ORLANDO—Push-to-talk-over-cellular (PoC) offerings are replacing land-mobile-radio (LMR) systems in many commercial environments, as non-mission-critical customer increasingly are opting for the lower cost and application flexibility inherent associated with PoC infrastructure rather than owning private LMR networks, according to multiple speakers at IWCE 2018.

Although more public attention is paid to the public-safety LMR new, first responders represent about only 20% of the overall LMR market that includes about 10 million radios, according to Igor Glubochansky, AT&T’s general manager of mobility product management. Entities that fit into the “extended primary” public-safety category—many of which also need mission-critical performance from their push-to-talk solution—represent another 20% of the LMR market, while non-mission-critical users account for about 60% of the LMR radios today, Glubochansky said.

Andrew Seybold, wireless analyst and author of “The Public Safety Advocate” blog, said commercial users that do not require mission-critical communications are proving to be ideal customers of PoC services—often with the replacement of an LMR system.

“It’s already happened in the commercial space a lot,” Seybold said of the transition from LMR to PoC. “The number of LMR users in the commercial life has gone down dramatically. It’s stayed the same—or grown—in public safety, but the land-mobile radios in the business-radio market have gone down 30% or 40%.”

Dave George, president of Pryme Radio Products—an accessories manufacturer that sells to user of both LMR and PoC solutions—echoed this sentiment, noting the significant adoption of PoC in myriad commercial environments, from hospitality to construction to transit entities.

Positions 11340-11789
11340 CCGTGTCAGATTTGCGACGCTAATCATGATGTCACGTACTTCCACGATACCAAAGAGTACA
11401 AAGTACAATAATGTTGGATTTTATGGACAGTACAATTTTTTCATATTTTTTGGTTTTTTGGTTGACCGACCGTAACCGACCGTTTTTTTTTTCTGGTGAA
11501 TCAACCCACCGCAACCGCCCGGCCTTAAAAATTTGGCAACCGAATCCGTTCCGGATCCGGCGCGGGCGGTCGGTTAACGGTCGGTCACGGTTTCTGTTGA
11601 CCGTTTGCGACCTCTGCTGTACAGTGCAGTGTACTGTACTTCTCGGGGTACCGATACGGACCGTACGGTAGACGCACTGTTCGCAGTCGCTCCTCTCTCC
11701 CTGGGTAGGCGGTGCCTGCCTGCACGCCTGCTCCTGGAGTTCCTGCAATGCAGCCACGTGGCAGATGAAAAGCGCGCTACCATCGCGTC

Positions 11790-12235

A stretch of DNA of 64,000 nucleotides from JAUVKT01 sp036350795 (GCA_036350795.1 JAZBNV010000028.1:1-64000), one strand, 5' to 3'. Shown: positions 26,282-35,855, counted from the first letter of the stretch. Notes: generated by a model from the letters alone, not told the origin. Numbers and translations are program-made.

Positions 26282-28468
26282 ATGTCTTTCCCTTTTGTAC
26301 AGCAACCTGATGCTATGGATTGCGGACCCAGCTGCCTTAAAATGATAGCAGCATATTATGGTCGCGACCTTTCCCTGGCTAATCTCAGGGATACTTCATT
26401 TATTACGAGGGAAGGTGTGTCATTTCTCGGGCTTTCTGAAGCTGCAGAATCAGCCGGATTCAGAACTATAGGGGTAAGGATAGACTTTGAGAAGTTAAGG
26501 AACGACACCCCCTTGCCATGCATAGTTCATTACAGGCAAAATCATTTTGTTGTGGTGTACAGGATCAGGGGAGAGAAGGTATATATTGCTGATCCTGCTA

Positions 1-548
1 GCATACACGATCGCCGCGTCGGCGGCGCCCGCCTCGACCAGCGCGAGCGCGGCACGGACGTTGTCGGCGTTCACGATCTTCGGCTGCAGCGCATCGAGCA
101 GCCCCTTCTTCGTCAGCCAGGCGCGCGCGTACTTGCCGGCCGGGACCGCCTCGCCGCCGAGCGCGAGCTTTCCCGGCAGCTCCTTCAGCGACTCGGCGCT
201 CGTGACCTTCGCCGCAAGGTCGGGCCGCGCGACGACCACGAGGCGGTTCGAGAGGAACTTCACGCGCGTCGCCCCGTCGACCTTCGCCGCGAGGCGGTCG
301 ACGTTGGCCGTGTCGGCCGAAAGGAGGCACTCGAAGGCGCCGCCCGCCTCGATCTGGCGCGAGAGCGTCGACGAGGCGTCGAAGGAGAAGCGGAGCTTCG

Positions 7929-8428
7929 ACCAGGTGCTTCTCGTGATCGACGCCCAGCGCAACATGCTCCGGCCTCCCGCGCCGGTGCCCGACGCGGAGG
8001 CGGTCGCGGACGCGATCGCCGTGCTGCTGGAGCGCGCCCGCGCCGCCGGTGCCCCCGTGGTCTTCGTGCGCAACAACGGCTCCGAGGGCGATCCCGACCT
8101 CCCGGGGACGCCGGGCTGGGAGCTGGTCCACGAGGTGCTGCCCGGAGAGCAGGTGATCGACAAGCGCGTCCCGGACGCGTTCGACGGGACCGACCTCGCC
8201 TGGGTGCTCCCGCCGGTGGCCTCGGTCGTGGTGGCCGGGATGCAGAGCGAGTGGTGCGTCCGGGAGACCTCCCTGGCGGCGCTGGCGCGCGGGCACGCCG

“We have some pretty major hotel chains that have taken out their radio systems and have switched to PoC, which is pretty interesting,” George said. “We have some casinos in Las Vegas that might have over 1,000 subscribers on the network, and they took out MOTOTRBO systems and went to iPod Touches.”

Transitioning from LMR to PoC solutions is becoming commonplace in the commercial space, but changing the push-to-talk platform has never been the initial goal of the company making the technological migration, according to George.

“In every single one of those cases that I can think of, the decision to use a PoC app came after a decision was made to run some other kind of app,” he said.

In the hotel industry, applications that can manage valet offerings, room service and the status of rooms have greatly increased efficiencies and management’s visibility into the overall operation, George said. To support these applications, hotels typically invest heavily in Wi-Fi networks—also used to serve customers’ broadband needs—and have staff members utilize the applications on lower-cost devices, such as an iPod Touch, he said.

“Imagine that a housekeeper gets a message on an iPod Touch that says, ‘Room 107 has been vacated. Please go clean it,’” George said. “She cleans the room and clicks one button on the screen that says, ‘The room is ready’ or another button on the screen that says, ‘Maintenance is required,’ because a lightbulb is burned out.

“That information goes down to the front desk, goes into their reservation computer, and they know if that room is ready or not. There are some hotels in Las Vegas now where you just check in at a kiosk—you don’t even have to go to the [registration] desk—because the system knows the status of everything in that hotel.

“How often does a housekeeper, a valet or a room-service person actually need to talk? Not that often, but they need all of that other stuff.”